In Canada, marketplace sales are growing but probably make up less than 5 per cent of online sales, Mr. Haggarty estimated. "We're catching up."
Shop.ca's sales surged 90 per cent in 2014 and are expected to double this year, he said. At Amazon.ca's marketplace, sales jumped more than 70 per cent in the first five months of 2015, while the number of sellers increased 30 per cent in that period from a year earlier, said Peter Faricy, vice-president of Amazon Marketplace in Seattle.
Amazon.ca has put a push on its marketplace, whose business was spurred by its introduction of Amazon Prime, an annual membership that provides free two-day shipping, and its rollout of distribution fulfilment for sellers, he said.
Sellers on parent Amazon.com Inc's. worldwide marketplace make up 44 per cent of its total units sold, up from 26 per cent in 2007, he said. "The success that sellers have in Canada is very similar to the success sellers are having around the world."
EBay.ca, a marketplace pioneer, has been signing up more merchants, especially since it launched its limited-time deals program two years ago, said managing director Andrea Stairs. Some companies, including Dyson vacuum cleaners, use eBay as a discount outlet store.
And marketplaces such as eBay.ca are attracting a growing number of larger retailers, such as Toys "R" Us and home-improvement chain Lowe's Canada.
But some retailers are still trying to learn more about the supersite concept. Lowe's, which has its own e-commerce site, has been testing the eBay.ca marketplace since last fall, said president Sylvain Prud'homme.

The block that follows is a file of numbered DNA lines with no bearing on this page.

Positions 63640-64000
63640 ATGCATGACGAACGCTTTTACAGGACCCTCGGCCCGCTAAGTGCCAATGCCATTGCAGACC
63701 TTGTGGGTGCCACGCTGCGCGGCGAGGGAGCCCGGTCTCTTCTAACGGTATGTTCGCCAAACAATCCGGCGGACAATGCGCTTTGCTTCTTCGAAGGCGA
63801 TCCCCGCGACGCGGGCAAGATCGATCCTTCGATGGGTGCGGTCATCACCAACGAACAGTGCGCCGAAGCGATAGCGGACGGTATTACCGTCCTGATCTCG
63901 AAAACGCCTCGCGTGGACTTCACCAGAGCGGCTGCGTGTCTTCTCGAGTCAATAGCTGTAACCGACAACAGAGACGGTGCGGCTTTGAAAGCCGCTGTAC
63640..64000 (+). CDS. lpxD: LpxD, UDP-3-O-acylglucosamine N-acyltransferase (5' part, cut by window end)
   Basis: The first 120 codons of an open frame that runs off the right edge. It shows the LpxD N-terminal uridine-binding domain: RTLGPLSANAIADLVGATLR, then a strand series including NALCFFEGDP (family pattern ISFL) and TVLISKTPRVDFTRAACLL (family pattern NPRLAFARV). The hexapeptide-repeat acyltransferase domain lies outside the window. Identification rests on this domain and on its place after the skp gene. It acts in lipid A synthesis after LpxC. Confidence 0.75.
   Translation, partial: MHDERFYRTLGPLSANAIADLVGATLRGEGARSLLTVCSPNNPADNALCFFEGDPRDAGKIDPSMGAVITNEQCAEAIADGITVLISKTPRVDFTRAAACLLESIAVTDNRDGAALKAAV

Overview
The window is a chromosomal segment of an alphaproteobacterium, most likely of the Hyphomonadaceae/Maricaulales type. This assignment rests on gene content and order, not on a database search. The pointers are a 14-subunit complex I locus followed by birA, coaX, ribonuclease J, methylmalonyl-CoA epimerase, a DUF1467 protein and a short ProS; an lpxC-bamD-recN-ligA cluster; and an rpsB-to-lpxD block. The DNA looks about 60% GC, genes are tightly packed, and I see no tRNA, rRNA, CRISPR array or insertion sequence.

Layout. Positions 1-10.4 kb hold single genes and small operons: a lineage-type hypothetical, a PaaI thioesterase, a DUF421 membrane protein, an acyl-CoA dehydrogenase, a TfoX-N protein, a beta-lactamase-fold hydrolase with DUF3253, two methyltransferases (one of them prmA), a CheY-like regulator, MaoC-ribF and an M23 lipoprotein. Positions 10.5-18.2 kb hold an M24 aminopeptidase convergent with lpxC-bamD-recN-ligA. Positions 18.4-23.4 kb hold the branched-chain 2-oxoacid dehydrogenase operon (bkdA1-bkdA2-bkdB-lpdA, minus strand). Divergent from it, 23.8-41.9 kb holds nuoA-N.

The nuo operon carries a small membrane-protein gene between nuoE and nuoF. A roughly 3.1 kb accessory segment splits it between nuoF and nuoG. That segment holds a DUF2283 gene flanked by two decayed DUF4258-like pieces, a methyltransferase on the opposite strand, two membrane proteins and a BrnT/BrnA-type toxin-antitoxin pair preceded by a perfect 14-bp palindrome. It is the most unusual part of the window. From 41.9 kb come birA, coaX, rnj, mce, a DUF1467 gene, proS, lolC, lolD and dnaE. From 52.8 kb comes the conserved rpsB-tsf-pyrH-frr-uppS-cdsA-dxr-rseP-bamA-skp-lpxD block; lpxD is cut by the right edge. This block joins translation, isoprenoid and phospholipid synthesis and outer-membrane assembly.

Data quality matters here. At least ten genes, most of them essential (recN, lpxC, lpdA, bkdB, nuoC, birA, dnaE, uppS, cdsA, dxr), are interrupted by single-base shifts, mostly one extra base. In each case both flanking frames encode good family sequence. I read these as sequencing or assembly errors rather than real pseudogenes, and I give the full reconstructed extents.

EBay.ca is "an interesting channel to acquire new customers that may not shop at Lowe's today," he said. "We are trying to understand the customer behaviour within the marketplace and how it relates to the growth of our business."
And while online marketplaces often appeal to consumers looking for deals, Shop.ca is trying to differentiate itself by shifting to more upscale offerings, Mr. Haggarty said. It recently added premium fashion brands such as Michael Kors and Kate Spade. High-end retailer Sporting Life, an early e-commerce player on its own site, joined Shop.ca last fall.
Still, some suppliers aren't pleased with marketplaces, viewing them as discount channels that can undermine their brands' image, said David Russell, co-owner of Sporting Life. The retailer has even dropped some lines from Shop.ca after the suppliers asked to be excluded (he didn't name them). But he said Sporting Life sets its own prices and is happy with how Shop.ca works.
Now Shop.ca is moving to sell groceries, wine and beer online, Mr. Haggarty said. Teaming up with a supply-chain firm, the supersite will test a neighbourhood marketplace this fall in affluent North Toronto. It will pilot customer membership fees for deliveries within 24 hours of goods and services from participating retailers, including grocers, butchers, bakers, pharmacies, pet stores, florists and dry cleaners, he said.
"We don't need to beat Amazon or eBay," he said. "We just need to earn the customer's trust."